"Uprooted" by Naomi Novik has the best opening lines of any of these books, which isn't enough to put it on top, but combined with how good it is overall, it's worth noting. The characters are fascinating and the premise is both fun and a bit of a challenge to figure out. There are a few squicky moments between the lead characters, but I felt they emerged naturally from the situation and were resolved in a way that doesn't diminish the main character. Overall, an excellent book.

"Ancillary Mercy" by Ann Leckie is a lovely finale to a great trilogy. I was not expecting the solution that came out of everything, but it worked for me. The entire trilogy was solid and twisted my brain in good ways. I love the use of language to challenge perceptions and found this to be a good read.

"Seveneves: A Novel" by Neal Stephenson is way too long. It's also two completely different books thrown together to create a kind of symmetry that's both good and bad. I have a lot of issues with the science, although it's one of those "suspension of disbelief for the sake of a story" things. Not my favorite of the bunch. In fact, although it's a good read and decent book, I have to put it at the bottom of my list.

"The Cinder Spires: The Aeronaut's Windlass" by Jim Butcher is a fun little read, a bit of a popcorn book. I put it slightly over "Seveneves" because I found it more readable and interesting, but it's still not really in the same league as the top books. The characters are varied and have a great deal of potential, but still manage to come off as slightly stereotypical. Future books in this series will determine if they stay that way.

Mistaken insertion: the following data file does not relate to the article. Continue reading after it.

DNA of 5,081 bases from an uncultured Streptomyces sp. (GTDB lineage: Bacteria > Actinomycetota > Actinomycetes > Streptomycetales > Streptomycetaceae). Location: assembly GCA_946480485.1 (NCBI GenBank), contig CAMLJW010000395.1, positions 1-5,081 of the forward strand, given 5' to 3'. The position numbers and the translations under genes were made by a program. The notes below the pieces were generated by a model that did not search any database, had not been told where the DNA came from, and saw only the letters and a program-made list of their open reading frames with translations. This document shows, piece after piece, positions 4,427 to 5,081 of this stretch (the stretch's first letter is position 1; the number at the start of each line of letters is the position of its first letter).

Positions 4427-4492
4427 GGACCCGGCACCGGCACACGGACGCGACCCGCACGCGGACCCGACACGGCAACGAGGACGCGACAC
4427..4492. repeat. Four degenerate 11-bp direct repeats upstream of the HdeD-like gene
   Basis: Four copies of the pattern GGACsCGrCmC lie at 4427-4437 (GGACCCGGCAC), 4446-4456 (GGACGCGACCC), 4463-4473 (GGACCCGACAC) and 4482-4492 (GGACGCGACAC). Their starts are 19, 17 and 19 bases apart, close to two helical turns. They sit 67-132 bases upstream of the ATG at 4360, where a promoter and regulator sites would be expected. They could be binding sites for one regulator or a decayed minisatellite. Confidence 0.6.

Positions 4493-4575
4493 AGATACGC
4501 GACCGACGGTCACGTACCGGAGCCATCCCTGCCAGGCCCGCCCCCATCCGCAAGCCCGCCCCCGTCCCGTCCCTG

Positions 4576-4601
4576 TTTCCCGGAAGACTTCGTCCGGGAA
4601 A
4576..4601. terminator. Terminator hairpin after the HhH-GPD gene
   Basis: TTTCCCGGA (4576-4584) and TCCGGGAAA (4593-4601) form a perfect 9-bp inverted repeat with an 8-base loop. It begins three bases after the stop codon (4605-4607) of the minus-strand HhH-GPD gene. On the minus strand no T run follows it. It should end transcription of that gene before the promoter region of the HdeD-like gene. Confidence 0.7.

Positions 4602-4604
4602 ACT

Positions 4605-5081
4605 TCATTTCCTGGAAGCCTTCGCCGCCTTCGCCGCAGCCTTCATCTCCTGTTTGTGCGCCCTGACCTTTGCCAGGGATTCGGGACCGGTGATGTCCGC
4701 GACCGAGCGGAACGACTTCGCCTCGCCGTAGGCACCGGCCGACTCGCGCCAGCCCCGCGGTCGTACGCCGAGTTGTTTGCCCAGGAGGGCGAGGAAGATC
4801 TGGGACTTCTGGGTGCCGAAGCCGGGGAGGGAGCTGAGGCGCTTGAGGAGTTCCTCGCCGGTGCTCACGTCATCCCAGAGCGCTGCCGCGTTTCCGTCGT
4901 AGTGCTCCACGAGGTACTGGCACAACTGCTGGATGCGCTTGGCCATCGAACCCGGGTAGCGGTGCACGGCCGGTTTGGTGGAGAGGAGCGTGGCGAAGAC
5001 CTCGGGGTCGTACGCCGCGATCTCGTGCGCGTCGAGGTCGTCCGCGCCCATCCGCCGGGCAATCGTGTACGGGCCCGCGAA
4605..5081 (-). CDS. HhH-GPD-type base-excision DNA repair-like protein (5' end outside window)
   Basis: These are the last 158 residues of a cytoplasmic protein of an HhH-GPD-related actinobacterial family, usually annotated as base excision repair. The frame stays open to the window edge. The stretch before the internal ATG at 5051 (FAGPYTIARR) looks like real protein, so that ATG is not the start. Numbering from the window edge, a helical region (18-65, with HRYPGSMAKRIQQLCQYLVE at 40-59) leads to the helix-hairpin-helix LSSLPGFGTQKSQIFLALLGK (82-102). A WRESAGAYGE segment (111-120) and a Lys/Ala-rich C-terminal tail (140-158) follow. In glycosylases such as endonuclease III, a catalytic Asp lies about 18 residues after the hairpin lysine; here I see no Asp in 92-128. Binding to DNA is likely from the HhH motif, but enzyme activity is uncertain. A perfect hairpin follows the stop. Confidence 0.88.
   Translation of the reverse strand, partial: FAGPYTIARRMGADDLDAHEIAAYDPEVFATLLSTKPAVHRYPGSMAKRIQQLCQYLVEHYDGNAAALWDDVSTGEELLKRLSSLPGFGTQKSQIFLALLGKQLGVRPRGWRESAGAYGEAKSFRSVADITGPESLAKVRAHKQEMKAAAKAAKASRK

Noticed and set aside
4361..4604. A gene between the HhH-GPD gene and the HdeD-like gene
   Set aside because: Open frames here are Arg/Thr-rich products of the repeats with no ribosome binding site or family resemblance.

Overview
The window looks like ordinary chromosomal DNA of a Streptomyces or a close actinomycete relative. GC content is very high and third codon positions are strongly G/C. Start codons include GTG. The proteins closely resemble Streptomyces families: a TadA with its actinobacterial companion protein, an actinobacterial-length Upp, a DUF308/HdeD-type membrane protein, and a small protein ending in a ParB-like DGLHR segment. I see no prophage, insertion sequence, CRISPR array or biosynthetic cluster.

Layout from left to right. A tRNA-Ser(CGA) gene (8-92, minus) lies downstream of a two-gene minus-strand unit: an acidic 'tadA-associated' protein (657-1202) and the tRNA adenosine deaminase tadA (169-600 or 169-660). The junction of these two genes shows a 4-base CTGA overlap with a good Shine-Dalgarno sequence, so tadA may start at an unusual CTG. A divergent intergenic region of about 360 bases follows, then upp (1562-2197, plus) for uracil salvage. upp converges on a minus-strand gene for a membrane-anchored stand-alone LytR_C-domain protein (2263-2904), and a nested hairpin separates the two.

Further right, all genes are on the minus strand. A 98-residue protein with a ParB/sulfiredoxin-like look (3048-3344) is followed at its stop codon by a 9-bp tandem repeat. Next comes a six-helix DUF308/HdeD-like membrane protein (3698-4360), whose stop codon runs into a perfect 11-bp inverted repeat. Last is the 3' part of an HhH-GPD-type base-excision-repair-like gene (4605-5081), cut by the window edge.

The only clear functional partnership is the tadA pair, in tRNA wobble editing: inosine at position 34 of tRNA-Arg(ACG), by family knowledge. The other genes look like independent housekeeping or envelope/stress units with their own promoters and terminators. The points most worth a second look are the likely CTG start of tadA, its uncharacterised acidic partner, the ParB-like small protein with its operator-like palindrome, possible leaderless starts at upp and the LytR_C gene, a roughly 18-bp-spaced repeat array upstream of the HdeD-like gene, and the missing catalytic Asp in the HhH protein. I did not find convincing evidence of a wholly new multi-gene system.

So, while I enjoyed all of them, a nice surprise, it's between "The Fifth Season" and "Uprooted" for the top prize, and I'm probably going to put "The Fifth Season" first and "Uprooted" second.

Monday, July 25, 2016

Reading the Newbery Winners: The Story of Mankind

Hi, everyone. Eric here, Laura's husband. This blog technically belongs to both of us, and Laura lets me blog here on occasion. But I haven't done it very often just because Laura says enough here for both of us, and I have my own blog for the stuff I really want to talk about. But I started a new project this year, and figured this would be the place to talk about it.

So what is my project? Read all of the winners of the Newbery Medal, the highest honor given for children's literature published in the United States. And I am reading them in order! So naturally I started with the very first winner, The Story of Mankind by Hendrik Willem van Loon. I've already read at least a dozen of the winners, and based on those this is nothing like what I would have expected! For one, it's non-fiction. Van Loon traces all of western history and civilization from cavemen, through to the earliest civilizations, Greece, Rome, the Middle Ages, the Renaissance, and all that's happened since then. It's a very ambitious piece of work, but it also does an excellent job of tying all the strings of history together. I like to think I'm a pretty smart guy, and I certainly know a few things about history, but through this book I saw many connections that I have missed in my previous education. I will add that my edition is not the version that won the Newbery, but a later edition, as it has beet added to frequently since its original publication. The latest copyright date in mine is 1984, so it's not the most recent, but it sue gave me a good taste of the original. It was a long book, and a challenge to read at times (and I'm an adult, so imagine how hard this might be for many kids), but ultimately it was worth the effort to see how the world got to be the way it is today.